HIPPO IV: Research Flight 06 - Southern Polar Flight

June 28, 2011: US
June 29, 2011: AU

The Southern Ocean was under solid cover during the flight from Christchurch, New Zealand to Hobart, Australia, on the island of Tasmania. However the GV was able to get low enough to sample the boundary layer on most dips. The boundary layer is a low level layer in the atmosphere that is directly influenced by its contact and interaction with the surface of the earth, both land and sea. It is an important atmospheric layer to sample as it is mixed very well, and it is the layer that directly influences life on Earth, while the layer above has more bands and streaks of various air samples. The boundary layer is, for the most part, where the majority of the weather that we see and experience exists.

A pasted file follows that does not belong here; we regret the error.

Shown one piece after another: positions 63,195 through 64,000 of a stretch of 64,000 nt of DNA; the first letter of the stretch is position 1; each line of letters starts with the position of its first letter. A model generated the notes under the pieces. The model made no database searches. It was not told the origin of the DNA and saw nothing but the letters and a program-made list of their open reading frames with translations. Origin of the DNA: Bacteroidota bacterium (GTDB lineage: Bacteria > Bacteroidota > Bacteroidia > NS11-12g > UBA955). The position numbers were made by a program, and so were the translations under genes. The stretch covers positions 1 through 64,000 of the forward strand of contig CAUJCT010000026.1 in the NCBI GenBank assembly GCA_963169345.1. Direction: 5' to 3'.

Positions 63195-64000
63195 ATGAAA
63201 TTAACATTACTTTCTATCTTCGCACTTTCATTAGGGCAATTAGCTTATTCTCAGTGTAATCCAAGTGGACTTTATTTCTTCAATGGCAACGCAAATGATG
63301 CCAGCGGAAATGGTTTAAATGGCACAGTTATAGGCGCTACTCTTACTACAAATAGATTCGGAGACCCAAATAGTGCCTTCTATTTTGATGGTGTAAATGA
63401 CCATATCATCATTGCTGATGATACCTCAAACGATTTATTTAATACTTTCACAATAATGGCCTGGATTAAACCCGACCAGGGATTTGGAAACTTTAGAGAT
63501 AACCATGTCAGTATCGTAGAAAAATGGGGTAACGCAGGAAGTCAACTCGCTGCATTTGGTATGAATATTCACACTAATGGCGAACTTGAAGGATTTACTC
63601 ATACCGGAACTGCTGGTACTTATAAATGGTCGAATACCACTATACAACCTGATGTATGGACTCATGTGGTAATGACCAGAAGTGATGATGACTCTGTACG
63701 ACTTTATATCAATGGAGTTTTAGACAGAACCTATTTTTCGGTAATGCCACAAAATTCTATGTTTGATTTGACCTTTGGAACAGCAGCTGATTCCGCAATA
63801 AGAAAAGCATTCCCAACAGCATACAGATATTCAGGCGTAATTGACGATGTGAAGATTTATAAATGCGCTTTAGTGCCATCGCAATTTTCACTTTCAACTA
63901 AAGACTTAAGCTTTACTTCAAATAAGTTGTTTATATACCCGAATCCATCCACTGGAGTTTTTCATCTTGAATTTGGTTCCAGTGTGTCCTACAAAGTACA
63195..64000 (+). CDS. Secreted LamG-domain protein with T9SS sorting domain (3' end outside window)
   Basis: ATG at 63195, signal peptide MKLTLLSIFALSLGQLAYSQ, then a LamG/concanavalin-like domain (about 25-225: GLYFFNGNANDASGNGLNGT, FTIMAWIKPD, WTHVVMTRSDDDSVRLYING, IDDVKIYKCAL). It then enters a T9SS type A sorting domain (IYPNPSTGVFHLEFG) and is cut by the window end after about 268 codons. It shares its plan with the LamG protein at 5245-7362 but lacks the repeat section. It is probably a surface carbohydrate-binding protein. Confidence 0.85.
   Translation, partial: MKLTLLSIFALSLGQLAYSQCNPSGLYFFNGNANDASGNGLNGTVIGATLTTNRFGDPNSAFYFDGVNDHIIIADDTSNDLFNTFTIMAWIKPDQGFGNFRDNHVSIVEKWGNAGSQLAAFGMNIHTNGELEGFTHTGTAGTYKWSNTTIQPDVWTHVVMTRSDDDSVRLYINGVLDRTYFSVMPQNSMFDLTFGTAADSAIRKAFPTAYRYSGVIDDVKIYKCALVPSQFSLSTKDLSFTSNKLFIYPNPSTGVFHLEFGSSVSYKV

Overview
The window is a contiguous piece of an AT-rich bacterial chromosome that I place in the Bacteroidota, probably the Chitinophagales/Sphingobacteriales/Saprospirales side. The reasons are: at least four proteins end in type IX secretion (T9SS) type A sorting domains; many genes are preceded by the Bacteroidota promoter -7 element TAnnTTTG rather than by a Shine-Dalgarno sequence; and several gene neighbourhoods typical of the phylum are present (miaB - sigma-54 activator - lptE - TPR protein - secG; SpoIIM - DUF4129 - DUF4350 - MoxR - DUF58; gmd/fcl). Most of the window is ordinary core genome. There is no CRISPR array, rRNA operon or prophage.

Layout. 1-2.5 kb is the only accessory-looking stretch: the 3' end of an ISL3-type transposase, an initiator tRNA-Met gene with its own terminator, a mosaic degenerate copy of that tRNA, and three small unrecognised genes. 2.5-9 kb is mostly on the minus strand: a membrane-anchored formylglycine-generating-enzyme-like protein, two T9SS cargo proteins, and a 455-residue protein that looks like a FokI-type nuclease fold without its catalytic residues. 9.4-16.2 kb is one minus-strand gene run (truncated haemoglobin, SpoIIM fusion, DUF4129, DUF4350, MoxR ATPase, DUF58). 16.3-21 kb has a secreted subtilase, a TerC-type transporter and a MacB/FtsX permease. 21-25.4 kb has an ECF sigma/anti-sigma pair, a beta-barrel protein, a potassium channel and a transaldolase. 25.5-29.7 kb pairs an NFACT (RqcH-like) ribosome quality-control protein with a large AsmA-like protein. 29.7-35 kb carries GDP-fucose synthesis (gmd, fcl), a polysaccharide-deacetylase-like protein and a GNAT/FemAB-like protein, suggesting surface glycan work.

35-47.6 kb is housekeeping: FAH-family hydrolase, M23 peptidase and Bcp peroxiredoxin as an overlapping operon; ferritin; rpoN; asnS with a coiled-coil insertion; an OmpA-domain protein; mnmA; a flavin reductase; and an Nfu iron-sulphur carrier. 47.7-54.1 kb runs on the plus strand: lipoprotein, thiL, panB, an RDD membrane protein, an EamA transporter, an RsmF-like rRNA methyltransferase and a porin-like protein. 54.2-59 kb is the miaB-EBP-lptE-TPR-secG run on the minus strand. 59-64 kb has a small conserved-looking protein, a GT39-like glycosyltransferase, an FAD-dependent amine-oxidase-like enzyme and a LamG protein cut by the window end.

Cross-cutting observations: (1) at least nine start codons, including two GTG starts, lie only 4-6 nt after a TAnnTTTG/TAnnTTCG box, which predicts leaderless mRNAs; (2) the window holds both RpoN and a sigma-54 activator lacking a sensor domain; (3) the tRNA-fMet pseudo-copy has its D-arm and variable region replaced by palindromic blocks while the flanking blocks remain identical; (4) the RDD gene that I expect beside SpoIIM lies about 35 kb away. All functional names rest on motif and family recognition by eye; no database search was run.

Special precautions were taken to avoid the ash cloud that is circumnavigating the Southern Hemisphere, causing issues with flight traffic, mostly due to safety concerns for the aircraft. Many forecast models were consulted, and with a highly calculated and educated decision, the HIPPO team planned a conservative flight for their "Southern Polar Region" flight, going only as far south as about 46.5ºS, and then turning North to Hobart. They did not encounter any ash along the way and arrived happily in Tasmania.